Forestry Department - Food and Agriculture Organization of the United Nations
K.A. Haysom and S.T. Murphy
Forest Resources Development Service Working Paper
Forest Resources Division FAO, Rome, Italy
The FAO Forestry Department Working Papers report on issues and activities related to the assessment, protection and sustainable management of forest resources. The purpose of these papers is to provide early information on on-going activities and programmes, and to stimulate discussion.
This paper is one of a series of FAO documents on forest-related health and biosecurity issues. The study was carried out in March 2003, and was financially supported by the FAO-Netherlands Partnership Programme on Agro-Biodiversity.
The authors would like to thank the organizers and members of the international Aliens-L list server; individuals and organizations listed in Appendix 2; and Paul Kirk, Craig Tarft, Louise Fulham, Gretel White, Jo Bunner, Rebecca Murphy and Tom Ings, for their contribution to this study.
The designations employed and the presentation of material in this publication do not imply the expression of any opinion whatsoever on the part of the Food and Agriculture Organization of the United Nations concerning the legal status of any country, territory, city or area or of its authorities, or concerning the delimitation of its frontiers or boundaries.
Quantitative information has been compiled according to sources, methodologies and protocols identified and selected by the authors. For standardized forest inventory methodologies and assessments on forest resources, please refer to FAO, 2003. State of the World’s Forests 2003; and to FAO, 2001. Global Forest Resources Assessment 2000 (FRA 2000). FAO Forestry Paper No 140.
Official information can also be found at the FAO Internet site http://www.fao.org/forestry/forestry.asp.
Comments and feedback are welcome.
For further information please contact:
Forest Resources Division
Forest Resources Division
Haysom, K.A. and Murphy, S.T. 2003.The status of invasiveness of forest tree species outside their natural habitat: a global review and discussion paper. Forest Health and Biosecurity Working Paper FBS/3E. Forestry Department. FAO, Rome (unpublished).
© FAO 2003
1.1. Background and objectives
1.2. Forestry and agroforestry in a global context
2.1. Data collection and management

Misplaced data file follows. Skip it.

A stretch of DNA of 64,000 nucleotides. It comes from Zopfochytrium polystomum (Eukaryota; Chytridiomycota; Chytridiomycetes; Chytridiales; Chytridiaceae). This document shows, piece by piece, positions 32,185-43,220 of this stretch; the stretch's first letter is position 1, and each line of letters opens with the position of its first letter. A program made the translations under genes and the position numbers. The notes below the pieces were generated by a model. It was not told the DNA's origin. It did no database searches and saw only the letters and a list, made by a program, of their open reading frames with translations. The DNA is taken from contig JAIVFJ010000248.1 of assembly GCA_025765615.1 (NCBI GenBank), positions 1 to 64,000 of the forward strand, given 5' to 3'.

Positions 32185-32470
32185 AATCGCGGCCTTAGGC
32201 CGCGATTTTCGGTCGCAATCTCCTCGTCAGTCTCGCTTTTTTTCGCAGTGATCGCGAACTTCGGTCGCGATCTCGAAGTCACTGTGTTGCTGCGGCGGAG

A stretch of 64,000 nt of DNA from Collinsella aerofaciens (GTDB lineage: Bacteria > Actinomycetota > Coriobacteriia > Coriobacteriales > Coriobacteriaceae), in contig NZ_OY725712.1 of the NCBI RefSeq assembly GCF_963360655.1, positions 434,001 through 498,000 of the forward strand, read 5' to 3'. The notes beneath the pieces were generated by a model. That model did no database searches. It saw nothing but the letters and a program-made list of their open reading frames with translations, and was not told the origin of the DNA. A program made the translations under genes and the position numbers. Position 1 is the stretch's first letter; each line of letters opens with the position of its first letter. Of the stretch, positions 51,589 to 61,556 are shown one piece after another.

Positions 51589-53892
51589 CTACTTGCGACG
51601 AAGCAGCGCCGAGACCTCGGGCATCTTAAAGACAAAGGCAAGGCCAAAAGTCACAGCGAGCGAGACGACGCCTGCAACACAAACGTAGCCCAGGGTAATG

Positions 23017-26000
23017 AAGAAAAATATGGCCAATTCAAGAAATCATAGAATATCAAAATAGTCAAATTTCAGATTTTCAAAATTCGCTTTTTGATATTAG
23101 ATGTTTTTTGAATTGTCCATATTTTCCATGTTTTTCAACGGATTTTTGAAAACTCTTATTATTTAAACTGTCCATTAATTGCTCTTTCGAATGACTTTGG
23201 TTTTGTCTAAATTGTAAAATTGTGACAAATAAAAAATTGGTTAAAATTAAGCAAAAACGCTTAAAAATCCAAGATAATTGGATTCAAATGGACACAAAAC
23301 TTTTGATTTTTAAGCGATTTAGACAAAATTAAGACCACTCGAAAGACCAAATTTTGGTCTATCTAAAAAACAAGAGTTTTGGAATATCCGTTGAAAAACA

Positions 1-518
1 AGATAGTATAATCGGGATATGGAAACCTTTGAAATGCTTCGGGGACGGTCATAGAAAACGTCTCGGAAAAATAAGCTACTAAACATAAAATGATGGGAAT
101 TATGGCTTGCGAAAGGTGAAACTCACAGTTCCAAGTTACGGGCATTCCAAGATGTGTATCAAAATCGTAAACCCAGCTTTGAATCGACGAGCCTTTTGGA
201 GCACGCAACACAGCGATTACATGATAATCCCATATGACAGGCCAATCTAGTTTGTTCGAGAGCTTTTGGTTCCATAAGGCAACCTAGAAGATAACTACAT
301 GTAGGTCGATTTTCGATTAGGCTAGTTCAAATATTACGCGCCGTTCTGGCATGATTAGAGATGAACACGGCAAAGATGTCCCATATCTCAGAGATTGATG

2.2. Working definitions
2.2.1. Use of the terms “naturalized” and “invasive”
2.2.2. Classification of native and exotic ranges
2.2.3. Regional classification of native, exotic, naturalized and invasive ranges
3. STATUS OF INVASIVENESS OF
EXOTIC TREE SPECIES IN FORESTRY
3.1. General characterization of the dataset
3.2. Invasive trees according to category of economic use
3.3. Taxonomic characterization of the dataset
3.4. Geographic characterization of the dataset
3.4.1. Location of introductions
3.4.2. Location of naturalization and invasion events
3.4.3. Origin of invasive species
3.5. Invasiveness in relation to time since introduction
3.6. Invasiveness in relation to scale of planting
3.7. Invasiveness in relation to biological characteristics
4. EFFECTS OF INVASIVE FOREST
4.1. Positive effects resulting from the invasiveness of exotic trees
4.2. Negative effects resulting from the invasiveness of exotic trees
4.3. Awareness and conflicts of interest
5. TREE INVASIONS: A SPECIES OR
5.1. Previous studies on the “basis” of invasiveness
5.2. Case study: evaluation of Acacia and Prosopis
6. PREVENTION, CONTROL AND MANAGEMENT: A BIOSECURITY PERSPECTIVE
6.1. Preventative measures and monitoring
6.1.1. Risk assessment models for plants not yet introduced
6.1.2. Risk management for plants not yet introduced
6.1.3. Risk assessment and risk management for alien plants
6.2. Control and management measures
6.3. Management in the context of conflicts of interest
7. CONCLUSIONS AND RECOMMENDATIONS
1. Literature review: sources and approach
2. Verification of taxonomic information
3. Classification of species by economic use